I’m a huge believer in endorsements. Watch a professional football game and you see Bose on every headset, a Nike swoosh on every shoe, Matthew McConaughey driving a Lincoln, and George Clooney pumping Nespresso coffee. One of the most iconic moments in sports was Tiger Woods hitting a golf ball that just barely tipped into the hole, displaying the Nike logo in slow-motion on millions of TV sets around the globe as it finally went in.
At Radial Engineering, we used endorsements in every ad, and had artist posters on every wall at trade shows. People would stop by, look at the posters, search for artists that they knew and walk away convinced Radial was the DI box of choice.
I’m proud to say that over the years, we never once paid for an endorsement, and except for the elite, most artists also paid for the gear. They, like everyone else, wanted to be part of a winning team.
I recall early in my career as a product manager for Fender in Canada, I handled endorsements north of the border and blues guitarist Jeff Healy was gaining notoriety. We were backstage at a show when his cohort was trying to get us to provide a bunch of free gear. My goal in negotiating was to have them pay for some stuff and get some stuff for free.
As the cohort pushed harder, I suggested that I could put him in touch with another guitar and amplifier company that would be pleased to send him and Jeff anything they wanted for free, adding that an association with Fender meant associating yourselves with greats such as Eric Clapton and Jimi Hendrix.
As it happened, at about that time Jeff landed a big part in a movie starring Patrick Swayze called “Road House” where he gained notoriety and his career took off. Soon thereafter he ended up doing an endorsement with Fender.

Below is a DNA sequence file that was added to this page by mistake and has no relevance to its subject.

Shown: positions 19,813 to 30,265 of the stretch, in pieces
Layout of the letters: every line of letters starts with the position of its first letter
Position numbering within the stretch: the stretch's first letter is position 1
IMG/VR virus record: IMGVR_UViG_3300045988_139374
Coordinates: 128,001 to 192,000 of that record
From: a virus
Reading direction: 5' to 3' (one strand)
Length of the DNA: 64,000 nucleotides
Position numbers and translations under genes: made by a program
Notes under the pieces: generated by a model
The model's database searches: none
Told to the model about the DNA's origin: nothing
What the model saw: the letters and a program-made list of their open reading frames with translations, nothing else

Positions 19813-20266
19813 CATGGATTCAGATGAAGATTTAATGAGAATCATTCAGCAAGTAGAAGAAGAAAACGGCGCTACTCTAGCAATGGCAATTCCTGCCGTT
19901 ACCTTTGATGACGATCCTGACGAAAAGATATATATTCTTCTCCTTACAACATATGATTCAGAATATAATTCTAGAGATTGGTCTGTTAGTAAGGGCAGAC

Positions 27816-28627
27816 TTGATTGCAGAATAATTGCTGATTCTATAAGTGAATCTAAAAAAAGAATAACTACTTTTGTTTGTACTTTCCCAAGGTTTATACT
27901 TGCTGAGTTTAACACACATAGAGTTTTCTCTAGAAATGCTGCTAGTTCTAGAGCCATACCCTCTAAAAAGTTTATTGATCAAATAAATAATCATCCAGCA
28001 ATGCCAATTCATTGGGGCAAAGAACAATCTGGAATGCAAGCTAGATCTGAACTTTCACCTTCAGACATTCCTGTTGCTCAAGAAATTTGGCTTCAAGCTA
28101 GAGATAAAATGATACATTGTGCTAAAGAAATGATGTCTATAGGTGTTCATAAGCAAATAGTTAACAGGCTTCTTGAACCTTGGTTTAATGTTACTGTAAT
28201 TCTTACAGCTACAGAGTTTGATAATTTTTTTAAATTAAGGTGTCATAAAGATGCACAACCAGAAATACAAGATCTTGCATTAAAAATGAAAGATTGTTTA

Making It Work
I’ve often been asked how we assembled such a huge artist roster. The simple answer: hard work. Whenever a band would come through our home base of Vancouver, we’d stop by the venue and introduce ourselves. We’d bring a suitcase or two full of toys and parade them in front of the techs and anyone else that would listen.
Over time, the same techs would move from one band to the next and soon, they would take Radial with them. If there was an opportunity to get an endorsement with a famous player, we did what we could to secure it. We also spent copious hours contacting management companies and trying to find email contacts via the band’s website, attempting to get in the door.
One of the first artists that we signed was Eric Johnson. He’d heard about the Tonebone Classic tube distortion pedal and wanted to try one.
During my first discussion with Eric, I was excited and jubilant but made the biggest error one can make in this arena: I told him I was a fan. There’s a line in the sand between being part of the business and the fan base that one should never cross. When it happens, the artist no longer looks to you for advice; rather, his/her radar goes up and you’re just another fan wanting a piece of his/her time.
The better approach is getting the guitar tech or audio engineer to campaign on your behalf. Building relationships with the folks backstage is critical.
In fact, techs want to be heroes. They love to be the interface between the artist and the manufacturer. But unless you’re careful, this too can lead to problems. Sometimes when techs get a bit too cozy, they may order a product using the relationship of an officially endorsed artist to piggyback a gear purchase for his new employer, which can put people in hot water.
For instance, the new band may have been in touch with a dealer to buy a product and is now bypassing the dealer to buy direct to save a few dollars. In the mind of the retailer, all musicians are their customers. So when a manufacturer sells direct they’re taking bread off the retailer’s table. In my view, the only time one can justify doing so is when it can benefit the dealer by having the endorsement help sell products.